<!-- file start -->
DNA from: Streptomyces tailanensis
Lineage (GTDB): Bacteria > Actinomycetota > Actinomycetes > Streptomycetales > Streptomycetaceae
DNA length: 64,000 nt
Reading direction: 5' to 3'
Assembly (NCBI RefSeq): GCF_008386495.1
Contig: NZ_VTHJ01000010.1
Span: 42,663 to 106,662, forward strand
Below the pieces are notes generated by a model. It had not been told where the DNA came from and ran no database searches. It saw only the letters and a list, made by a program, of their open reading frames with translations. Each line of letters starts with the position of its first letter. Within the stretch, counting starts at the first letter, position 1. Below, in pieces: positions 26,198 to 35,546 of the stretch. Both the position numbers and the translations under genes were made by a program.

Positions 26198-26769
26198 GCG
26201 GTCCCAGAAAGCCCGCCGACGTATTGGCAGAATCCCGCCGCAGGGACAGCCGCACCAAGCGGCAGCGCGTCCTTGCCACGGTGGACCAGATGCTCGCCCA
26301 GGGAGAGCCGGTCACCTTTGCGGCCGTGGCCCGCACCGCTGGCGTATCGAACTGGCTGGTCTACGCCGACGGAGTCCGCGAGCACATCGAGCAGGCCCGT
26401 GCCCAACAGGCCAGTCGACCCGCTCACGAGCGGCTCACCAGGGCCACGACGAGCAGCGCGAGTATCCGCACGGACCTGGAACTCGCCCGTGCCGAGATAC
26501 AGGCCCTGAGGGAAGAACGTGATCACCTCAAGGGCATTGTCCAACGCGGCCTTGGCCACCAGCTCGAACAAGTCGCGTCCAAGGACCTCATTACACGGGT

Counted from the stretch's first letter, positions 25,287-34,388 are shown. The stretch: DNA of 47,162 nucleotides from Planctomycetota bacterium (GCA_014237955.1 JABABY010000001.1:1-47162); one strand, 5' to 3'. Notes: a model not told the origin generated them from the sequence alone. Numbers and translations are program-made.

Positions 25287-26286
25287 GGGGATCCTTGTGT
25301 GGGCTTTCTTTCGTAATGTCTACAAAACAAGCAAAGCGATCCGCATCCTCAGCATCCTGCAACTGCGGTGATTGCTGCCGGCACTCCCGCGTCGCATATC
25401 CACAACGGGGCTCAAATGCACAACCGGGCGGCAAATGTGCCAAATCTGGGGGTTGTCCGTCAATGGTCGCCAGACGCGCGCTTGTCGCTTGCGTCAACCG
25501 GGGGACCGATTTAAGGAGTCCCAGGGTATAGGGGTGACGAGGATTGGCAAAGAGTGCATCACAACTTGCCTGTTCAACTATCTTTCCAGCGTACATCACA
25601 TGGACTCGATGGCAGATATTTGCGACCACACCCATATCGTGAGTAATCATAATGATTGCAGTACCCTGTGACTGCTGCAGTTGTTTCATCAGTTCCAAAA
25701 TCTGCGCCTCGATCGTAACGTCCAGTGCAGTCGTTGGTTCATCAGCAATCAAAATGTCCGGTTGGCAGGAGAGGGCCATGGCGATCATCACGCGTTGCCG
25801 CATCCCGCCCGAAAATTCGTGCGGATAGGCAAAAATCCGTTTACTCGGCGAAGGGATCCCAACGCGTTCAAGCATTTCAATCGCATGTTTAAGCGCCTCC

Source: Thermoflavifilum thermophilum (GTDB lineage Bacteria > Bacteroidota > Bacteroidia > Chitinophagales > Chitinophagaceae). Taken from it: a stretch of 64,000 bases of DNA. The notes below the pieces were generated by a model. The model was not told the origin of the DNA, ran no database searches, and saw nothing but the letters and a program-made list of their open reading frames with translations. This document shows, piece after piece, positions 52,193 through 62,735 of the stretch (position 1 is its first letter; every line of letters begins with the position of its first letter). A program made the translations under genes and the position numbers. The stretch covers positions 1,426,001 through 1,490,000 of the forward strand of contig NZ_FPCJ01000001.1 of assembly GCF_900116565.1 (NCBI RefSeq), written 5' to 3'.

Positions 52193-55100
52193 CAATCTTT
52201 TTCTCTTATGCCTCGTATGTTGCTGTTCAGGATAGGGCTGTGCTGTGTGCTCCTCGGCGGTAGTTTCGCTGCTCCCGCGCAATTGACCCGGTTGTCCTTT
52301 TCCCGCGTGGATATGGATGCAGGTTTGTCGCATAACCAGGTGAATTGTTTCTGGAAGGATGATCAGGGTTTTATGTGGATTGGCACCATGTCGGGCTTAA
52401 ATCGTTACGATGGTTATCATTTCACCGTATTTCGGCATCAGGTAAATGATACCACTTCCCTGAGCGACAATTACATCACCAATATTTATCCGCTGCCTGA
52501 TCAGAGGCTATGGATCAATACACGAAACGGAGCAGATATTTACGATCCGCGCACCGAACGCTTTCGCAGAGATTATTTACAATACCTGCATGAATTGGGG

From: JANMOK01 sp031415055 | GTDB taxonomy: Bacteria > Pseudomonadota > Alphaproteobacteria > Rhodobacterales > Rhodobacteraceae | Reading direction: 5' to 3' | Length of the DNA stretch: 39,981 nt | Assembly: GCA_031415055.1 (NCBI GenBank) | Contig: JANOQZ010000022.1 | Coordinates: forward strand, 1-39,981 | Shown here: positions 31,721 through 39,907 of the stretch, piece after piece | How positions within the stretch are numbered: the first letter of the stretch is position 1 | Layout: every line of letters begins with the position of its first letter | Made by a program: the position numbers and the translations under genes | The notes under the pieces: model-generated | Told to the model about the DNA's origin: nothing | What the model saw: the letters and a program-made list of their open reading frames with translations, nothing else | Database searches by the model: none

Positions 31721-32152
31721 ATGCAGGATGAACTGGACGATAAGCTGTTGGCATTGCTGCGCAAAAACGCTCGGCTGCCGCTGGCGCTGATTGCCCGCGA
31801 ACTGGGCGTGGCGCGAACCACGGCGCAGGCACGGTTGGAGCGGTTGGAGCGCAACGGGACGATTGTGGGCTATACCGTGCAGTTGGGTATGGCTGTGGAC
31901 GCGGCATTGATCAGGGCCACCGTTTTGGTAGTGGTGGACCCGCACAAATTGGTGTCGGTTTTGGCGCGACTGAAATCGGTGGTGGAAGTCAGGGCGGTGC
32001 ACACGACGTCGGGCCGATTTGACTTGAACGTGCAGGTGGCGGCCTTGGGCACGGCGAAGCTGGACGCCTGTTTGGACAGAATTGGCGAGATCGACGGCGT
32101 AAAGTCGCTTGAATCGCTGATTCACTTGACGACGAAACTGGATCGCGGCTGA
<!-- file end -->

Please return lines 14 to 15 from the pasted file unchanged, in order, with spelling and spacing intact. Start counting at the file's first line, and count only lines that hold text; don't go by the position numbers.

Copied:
26501 AGGCCCTGAGGGAAGAACGTGATCACCTCAAGGGCATTGTCCAACGCGGCCTTGGCCACCAGCTCGAACAAGTCGCGTCCAAGGACCTCATTACACGGGT

Counted from the stretch's first letter, positions 25,287-34,388 are shown. The stretch: DNA of 47,162 nucleotides from Planctomycetota bacterium (GCA_014237955.1 JABABY010000001.1:1-47162); one strand, 5' to 3'. Notes: a model not told the origin generated them from the sequence alone. Numbers and translations are program-made.